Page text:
In today’s evolving health care system, many providers and policymakers envision team-based care as an important component of the plan to improve quality, maximize resources, promote wellness, expand preventive care and enhance the value of the health care dollar. The health workforce “dream team” includes physicians, nurses, nutritionists, physical therapists, social workers, nurses’ aides, direct care workers, home health aides and others who contribute to coordinated care in a high quality system.
But are there enough health care workers to provide care for a growing, aging population with ever increasing chronic care needs? Are there incentives to keep workers in the health professions and move them up a career development ladder quickly enough to meet the impending need? What will care teams look like? What legislative adjustments will states need to make to implement the provisions of the Affordable Care Act?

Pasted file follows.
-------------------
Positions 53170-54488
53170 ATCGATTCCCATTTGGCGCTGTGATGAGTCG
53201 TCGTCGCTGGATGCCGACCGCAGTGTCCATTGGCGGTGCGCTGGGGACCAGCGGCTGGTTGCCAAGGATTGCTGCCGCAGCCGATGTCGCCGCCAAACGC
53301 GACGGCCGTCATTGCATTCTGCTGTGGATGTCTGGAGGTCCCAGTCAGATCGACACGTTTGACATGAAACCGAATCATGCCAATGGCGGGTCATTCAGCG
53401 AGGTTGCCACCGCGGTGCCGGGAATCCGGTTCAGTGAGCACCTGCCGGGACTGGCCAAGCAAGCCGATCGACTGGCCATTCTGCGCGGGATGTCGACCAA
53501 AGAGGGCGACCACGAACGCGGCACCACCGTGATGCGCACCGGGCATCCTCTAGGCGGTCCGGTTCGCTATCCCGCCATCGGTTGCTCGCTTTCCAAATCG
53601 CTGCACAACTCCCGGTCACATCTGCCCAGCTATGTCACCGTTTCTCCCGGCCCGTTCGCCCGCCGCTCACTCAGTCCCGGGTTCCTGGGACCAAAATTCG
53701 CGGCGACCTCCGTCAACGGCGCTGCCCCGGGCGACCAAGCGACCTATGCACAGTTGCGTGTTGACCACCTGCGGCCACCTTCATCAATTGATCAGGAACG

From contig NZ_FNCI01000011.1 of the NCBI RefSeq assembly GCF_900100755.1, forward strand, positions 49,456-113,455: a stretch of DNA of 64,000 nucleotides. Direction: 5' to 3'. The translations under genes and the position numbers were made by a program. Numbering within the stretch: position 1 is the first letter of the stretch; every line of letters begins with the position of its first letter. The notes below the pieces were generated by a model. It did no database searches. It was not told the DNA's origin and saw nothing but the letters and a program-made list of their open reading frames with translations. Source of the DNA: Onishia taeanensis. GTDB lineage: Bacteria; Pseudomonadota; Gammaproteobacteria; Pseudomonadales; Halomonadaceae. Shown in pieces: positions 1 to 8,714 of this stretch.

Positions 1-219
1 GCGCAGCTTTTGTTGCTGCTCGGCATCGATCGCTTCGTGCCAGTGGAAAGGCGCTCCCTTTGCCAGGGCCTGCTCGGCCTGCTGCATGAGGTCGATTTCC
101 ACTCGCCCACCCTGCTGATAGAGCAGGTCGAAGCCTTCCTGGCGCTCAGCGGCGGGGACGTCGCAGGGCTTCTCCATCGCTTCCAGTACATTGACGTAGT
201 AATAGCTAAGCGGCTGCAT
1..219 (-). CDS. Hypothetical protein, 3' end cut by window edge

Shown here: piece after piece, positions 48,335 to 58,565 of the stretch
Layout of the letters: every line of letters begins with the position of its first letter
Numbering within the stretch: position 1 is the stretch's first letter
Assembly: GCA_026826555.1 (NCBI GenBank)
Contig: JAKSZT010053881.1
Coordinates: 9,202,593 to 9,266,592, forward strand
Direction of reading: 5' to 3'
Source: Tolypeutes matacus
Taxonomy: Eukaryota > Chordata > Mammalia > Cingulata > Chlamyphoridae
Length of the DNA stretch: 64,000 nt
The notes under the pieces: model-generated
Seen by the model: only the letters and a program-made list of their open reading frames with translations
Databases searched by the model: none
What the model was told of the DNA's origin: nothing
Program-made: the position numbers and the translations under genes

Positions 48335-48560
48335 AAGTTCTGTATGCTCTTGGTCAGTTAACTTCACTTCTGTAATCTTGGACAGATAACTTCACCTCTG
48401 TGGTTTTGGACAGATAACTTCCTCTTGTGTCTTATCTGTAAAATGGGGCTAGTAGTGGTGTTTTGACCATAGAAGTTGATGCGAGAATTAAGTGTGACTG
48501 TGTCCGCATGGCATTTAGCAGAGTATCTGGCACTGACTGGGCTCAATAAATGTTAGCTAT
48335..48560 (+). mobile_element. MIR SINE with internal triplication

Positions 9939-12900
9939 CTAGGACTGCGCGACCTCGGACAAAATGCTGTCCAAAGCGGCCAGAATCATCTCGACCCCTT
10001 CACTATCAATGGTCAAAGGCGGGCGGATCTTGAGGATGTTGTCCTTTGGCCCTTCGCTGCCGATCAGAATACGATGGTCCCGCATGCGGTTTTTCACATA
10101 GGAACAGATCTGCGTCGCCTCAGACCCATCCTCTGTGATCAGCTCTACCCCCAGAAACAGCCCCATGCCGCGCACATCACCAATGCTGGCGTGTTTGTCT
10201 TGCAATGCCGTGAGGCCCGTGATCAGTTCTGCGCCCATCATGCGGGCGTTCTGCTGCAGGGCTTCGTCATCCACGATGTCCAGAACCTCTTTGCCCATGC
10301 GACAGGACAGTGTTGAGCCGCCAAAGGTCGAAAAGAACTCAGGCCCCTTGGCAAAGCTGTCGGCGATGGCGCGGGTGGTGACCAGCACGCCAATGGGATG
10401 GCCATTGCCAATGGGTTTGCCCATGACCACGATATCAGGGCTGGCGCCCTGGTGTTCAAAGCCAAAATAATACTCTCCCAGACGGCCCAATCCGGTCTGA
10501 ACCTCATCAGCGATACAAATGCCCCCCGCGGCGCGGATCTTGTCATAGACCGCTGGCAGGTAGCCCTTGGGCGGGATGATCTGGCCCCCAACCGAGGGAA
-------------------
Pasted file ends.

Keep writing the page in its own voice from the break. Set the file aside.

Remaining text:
To answer these and related questions, the Alliance for Health Reform and the Robert Wood Johnson Foundation sponsored a Dec. 2 briefing. Panelists were: Linda Burnes Bolton, vice president for nursing and chief nursing officer at Cedars-Sinai Medical Center in Los Angeles; Joel Teitelbaum of George Washington University; Bob Konrad, co-director of the Program on Health Professions and Primary Care at the Cecil G. Sheps Center, Chapel Hill, NC; and Catherine Dower of the Center for the Health Professions at the University of California – San Francisco. Ed Howard of the Alliance and Sue Hassmiller of the Robert Wood Johnson Foundation co-moderated.
Full Transcript (Adobe Acrobat PDF)
Agenda (Adobe Acrobat PDF)